James Powell 2017 Pydata talk – Python Expert

Mr. James Powell has given this great talk at 2017 Pydata at Seattle about some of the advanced features and concepts in Python (using Python3 but most features also apply to Python2).

Here is a list of some of the highlights that Mr. Powell covered which I want to listed here for later reference:

  • Data model – “dunder method”, double underline or data model
  • Library/user – assert, metaclass, subclass
  • Decorators – @ handy way of calling up a wrapper function
  • Generator – sequential, intermitting and memory efficient yield, __iter__, __next__
  • contextmanager – __enter__, __exist__

In the end, I came across this glossary page from Python’s documentation website which doesn’t hurt to use as a checklist or challenge.

CDN and Github – jsDelivr

Content Delivery Network (CDN)

In HTML, there are many tags, especially the ones related to Javascript requires reference certain script, also somethings requires link to certain stylesheet by including a CSS file in the link tag. However, there are times which you can include all the necessary dependencies as static at the same environment where the site hosts, by including the relative path, or you can add in the complete path in a URL format that can be hosted anywhere on the internet (usually on a CDN Content Delivery Network).

There are several benefits to it:

  1. Effectively offload the serving of those files to CDN servers (load balancing, performance optimization, etc.)
  2. The libraries and content is more abundant and complete at a central place like a CDN, so developer doesn’t have to shop around on the internet and download each dependencies and organize them on your own site for commonly used ones.

There are also cases in which you don’t even have full control over the site that you are working on. For example, you could be developing certain subsection of an important website which you only have limited permission to edit certain section, uploading dependencies is not an option. Also, if you are writing a Chrome extension, you could be injecting certain script into the target sites to manipulate the page, however, it is not realistic for you to upload your dependencies to like github.com/mydependency.js.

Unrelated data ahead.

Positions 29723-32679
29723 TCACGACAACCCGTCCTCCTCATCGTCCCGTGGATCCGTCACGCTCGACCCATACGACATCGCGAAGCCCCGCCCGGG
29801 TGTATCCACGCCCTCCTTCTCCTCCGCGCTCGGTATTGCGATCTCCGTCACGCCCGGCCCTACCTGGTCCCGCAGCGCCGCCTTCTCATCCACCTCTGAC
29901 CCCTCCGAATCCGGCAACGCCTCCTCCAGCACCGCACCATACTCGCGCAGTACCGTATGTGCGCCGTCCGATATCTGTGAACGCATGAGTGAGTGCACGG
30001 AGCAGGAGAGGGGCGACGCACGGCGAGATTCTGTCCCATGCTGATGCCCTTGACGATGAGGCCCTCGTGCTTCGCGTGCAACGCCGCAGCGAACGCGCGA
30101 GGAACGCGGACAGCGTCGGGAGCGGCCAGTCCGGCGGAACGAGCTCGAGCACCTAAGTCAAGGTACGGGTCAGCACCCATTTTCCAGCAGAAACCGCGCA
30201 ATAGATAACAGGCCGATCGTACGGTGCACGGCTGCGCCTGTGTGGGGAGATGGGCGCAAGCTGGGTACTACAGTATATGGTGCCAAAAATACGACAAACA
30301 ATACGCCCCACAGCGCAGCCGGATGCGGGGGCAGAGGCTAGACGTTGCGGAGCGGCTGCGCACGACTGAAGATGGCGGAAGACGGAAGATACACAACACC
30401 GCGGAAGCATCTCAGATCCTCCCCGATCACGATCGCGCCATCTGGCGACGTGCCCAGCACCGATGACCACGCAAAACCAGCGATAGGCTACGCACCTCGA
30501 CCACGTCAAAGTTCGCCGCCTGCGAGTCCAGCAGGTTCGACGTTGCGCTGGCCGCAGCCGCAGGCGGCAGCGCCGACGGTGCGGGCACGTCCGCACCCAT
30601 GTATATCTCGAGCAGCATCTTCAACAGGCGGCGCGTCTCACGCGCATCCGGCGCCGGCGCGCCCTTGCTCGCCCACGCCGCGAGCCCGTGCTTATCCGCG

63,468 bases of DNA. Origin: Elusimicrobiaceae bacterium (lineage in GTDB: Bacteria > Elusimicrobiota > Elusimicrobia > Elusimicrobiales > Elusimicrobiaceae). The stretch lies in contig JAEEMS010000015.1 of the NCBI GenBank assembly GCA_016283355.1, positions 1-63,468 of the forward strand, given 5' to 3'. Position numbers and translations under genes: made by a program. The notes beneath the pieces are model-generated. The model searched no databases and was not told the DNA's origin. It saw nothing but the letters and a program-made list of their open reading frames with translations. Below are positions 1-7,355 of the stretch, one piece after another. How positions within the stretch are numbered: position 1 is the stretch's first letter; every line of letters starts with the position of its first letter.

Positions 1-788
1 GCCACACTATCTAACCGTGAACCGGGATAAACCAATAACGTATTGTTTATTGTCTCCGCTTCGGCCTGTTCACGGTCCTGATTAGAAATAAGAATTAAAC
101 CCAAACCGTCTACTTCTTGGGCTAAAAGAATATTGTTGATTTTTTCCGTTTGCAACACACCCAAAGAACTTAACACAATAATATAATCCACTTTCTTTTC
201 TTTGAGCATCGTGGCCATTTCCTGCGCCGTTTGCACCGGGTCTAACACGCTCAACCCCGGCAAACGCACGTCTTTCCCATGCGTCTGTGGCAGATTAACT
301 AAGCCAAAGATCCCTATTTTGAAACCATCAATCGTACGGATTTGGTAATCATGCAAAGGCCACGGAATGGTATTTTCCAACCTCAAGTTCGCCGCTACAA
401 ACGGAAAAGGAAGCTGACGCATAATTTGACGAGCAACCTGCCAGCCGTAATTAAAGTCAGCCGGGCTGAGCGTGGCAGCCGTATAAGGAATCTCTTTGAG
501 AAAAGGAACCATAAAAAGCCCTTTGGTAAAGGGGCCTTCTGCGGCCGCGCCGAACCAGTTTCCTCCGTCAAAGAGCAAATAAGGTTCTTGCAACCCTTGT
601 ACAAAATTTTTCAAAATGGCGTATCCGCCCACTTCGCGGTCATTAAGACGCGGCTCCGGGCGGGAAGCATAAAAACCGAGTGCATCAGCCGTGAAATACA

Of course, CDN is way beyond just serving little script but can expand to any kind of content serving.

JSDelivr

There are several sites like cdnjs.com which has plenty of Javascript modules or libraries. I came across this site called JSDelivr which looks like cdnjs.com but it has a few cool features like you can refer to any Github repos.

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Of course, you can refer to any files on Github directly by using the link to the raw file hosted on Github. However, Github is just not meant to serve as a CDN and this solution sometime not as straightforward depending on the files types.

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By using jsdelivr, you can simply prefix the Github path by some jsdelivr URL and you are good to have. I have managed to replace all my reference to certain Github material using jsdelivr and it works great.

 

Laoshu50500

I know this post might be a little unorthodox but I just cannot wait to share this amazing Youtube channel laoshu50500 with the folks who might read my blog.